Wednesday, July 06, 2011

The things that go pasae in the night....spoooky!

I'm reading a book called Her Perfect Symmetry.
It is a dark aitu type of novel about weird twin sisters, an ancient cemetery, a woman who dies but then remains in her flat, as a ghost.

Oka oka e, I was absolutely scared - enough for me to turn the bedside lamp on at 2:35am, ...palaai much? Yessir~!
So I decided I was NOT going to continue because my thoughts are now consumed with spirits lingering in our hallway and ghosts touching my face in my sleep...arghhh!
Stop it! Sorry Jesus, I believe in you!!! Always!

So my fear of ghosts/spirits is nothing new. I have always been ghost-sensitive from an early age...because I have seen one!
The first time was sleeping in my Gramna's house in Safua and then seeing silouhettes of people walking past our house .....except, there is a fence and people can't walk through, even in broad daylight.
So I laid there, frozen with fear until daylight.
My Grandma said ua ova lo'u kaukalaikiki thus the ghosts, gee thanks much!

Then at Lalovaea, we always hear footsteps downstairs - but no one else is in the house...bear in mind, that house is old and our family have been born, conceived, and passed through those doorways for decades. Spooky!

Of course, my fears are not eased by our village the occasional ma'i aitu where (always a woman!) a woman shakes and seems 'pocessed' and then a traditional healer is called.
This healer then brings fuefue saiga leaves for the pocessed woman to drink and be massaged with.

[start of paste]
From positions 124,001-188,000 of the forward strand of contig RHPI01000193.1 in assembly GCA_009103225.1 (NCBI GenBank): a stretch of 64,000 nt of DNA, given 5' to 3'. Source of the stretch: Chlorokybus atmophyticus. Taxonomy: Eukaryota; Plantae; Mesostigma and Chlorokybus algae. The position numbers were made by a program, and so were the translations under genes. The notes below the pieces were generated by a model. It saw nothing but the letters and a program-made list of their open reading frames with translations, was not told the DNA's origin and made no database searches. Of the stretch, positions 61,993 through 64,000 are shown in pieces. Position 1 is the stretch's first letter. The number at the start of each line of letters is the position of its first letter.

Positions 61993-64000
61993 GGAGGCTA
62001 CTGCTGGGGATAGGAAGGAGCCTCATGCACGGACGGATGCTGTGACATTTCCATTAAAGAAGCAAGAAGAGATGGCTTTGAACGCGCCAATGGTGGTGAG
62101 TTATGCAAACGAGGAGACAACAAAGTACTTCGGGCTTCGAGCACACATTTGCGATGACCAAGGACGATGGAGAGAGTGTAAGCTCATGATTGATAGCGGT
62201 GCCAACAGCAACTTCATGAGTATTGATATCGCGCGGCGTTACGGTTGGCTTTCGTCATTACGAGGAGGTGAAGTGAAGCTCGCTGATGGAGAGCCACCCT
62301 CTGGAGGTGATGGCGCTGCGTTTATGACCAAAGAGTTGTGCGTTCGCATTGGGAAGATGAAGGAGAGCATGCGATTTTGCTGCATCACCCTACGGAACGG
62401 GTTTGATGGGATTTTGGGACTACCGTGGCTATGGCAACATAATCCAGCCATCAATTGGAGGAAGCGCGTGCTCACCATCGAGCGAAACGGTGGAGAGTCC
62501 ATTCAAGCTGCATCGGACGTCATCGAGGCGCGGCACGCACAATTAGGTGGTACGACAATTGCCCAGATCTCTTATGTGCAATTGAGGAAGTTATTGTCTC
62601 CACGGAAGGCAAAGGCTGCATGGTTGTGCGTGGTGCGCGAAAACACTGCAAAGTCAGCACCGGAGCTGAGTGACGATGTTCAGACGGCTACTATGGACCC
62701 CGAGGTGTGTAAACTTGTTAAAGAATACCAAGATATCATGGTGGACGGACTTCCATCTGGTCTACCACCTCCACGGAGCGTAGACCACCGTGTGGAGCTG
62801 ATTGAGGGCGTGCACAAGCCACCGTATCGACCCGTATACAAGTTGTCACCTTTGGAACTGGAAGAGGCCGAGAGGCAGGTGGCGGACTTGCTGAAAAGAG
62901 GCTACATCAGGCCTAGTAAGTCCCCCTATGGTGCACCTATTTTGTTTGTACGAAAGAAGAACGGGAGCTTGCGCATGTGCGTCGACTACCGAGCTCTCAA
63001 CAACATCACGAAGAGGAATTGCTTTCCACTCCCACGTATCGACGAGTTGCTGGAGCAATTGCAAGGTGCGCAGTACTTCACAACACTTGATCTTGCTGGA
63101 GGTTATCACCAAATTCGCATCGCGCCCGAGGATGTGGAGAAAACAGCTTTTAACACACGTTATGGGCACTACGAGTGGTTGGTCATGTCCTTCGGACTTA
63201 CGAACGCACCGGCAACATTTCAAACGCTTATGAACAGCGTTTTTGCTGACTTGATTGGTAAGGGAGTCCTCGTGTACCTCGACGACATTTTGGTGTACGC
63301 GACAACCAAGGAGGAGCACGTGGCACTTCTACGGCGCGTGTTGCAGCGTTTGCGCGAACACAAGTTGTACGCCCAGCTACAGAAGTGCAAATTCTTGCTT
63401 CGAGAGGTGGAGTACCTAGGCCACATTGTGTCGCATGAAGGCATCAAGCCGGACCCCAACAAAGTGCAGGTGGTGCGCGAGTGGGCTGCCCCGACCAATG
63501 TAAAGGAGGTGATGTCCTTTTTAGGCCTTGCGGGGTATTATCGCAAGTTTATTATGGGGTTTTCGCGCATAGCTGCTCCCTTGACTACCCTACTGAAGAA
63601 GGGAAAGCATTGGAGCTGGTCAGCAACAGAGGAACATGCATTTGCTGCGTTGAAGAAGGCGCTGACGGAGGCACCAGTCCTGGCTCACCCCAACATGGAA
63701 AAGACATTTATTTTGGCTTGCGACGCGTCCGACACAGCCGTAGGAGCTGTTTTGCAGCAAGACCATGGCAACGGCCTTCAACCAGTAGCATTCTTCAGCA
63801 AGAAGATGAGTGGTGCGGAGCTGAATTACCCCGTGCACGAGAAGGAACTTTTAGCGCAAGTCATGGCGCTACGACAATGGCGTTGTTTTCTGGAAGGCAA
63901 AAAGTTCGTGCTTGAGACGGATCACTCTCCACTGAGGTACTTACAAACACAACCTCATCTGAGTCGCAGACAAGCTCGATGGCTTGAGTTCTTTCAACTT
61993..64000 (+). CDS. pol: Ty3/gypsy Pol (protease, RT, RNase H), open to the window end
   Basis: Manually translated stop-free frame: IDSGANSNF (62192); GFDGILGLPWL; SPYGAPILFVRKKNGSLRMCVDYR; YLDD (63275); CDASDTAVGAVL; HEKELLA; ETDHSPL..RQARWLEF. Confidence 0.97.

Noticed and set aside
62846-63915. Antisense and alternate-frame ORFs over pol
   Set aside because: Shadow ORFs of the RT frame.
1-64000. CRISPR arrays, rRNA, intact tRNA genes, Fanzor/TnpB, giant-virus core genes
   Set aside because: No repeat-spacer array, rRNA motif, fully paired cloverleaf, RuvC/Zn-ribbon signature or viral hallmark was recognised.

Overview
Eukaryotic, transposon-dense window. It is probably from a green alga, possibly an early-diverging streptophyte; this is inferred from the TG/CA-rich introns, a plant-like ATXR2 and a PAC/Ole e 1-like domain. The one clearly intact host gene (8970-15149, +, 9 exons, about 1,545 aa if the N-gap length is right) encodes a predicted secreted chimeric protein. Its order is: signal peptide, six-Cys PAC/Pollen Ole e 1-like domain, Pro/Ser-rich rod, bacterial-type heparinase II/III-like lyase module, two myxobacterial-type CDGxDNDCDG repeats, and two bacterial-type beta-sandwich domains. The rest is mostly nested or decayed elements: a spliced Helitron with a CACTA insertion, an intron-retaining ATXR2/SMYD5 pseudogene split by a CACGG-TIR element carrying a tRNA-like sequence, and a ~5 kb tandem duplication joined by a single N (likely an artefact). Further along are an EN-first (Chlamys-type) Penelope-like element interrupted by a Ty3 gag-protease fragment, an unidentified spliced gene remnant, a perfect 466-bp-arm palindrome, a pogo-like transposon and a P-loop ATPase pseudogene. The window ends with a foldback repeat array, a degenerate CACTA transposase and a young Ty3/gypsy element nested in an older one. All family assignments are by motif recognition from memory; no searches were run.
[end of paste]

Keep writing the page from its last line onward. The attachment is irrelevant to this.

The first time I saw this was Eteline, our neighbour.
She was shaking violently and the whole village and their dog were surrounding her from all sides of their fale oo (yessir - there was no TV, whose gonna miss the thrill of the month!).
Of course as kids, we were scared shitless.
No one wanted to be alone and no one wanted to misbehave for a whole hour thereafter.

With Eteline's case, 'apparently' some dead ancestor entered her body (ahem - can you tell I'm struggling to translate the samowen version?) and was speaking through her, demanding that she is returned to her family home. After the episode, when the aitu leaves a woman's body, she is usually spent, tired and extremely famished, so pisupo is usually pried open for this occasion.
The only perk of being pocessed: pisupo.
Eeeek! I'm getting goosebumps just writing about aikus....Jesus I love you!!!

Anyhow, now that I'm older, I'm beginning to suspect that maybe some of these ma'iaikus are a form of outlet for some people? ...maybe that woman has had enough of her marriage that she explodes with anger and becomes delusional? Multiple personality maybe?

Eh - I really don't know but on the lighter side, another woman named Moata had a crush on a man named Siliki.
One sunny day, she suddenly dropped, rolled and is in pocessed rage.
When she was questioned and taunted by the 'ghost whisperer' she screamed back:
"Amai le kama e faagogofo ma le keige lea!" (Bring that boy to marry with this girl).
The ghost whispered then yelled back:
"Who are you, you alelo? @^*#&#(#((#....Who are you to disturb the peace @*^*&## Tell us your identity!"
And the ghost yelled back "O Moata".
Slap in her face and her illness was gone.
No boy and no pisupo that day for poor Moata.

But tonight, I trust in the Lord Almighty and I will say my prayers because ghosts don't exist!
No, really!


ulalei said...

LMAO@Moata... I vaguely remember telling my parents i saw an old man sitting on top of the mango tree at Vaiala when I was 5. Fai mai lo'u grandmother, oi ai o le koeaiga (her dad) ae oso mai loga uso, se leai o Pai (cant remember who)... ae oso mai le isi uso se leai o Lafai. Ua mua ga ou fefe i loomakukua ma le lakou misa lea ua fai ae galo ai le koeaiga ai vavasi sitting on the tree! LOL

Goddess said...

hahah - no wonder the poor man is sitting in a mango tree, ...fefe i le pisa o le galu teine, lol...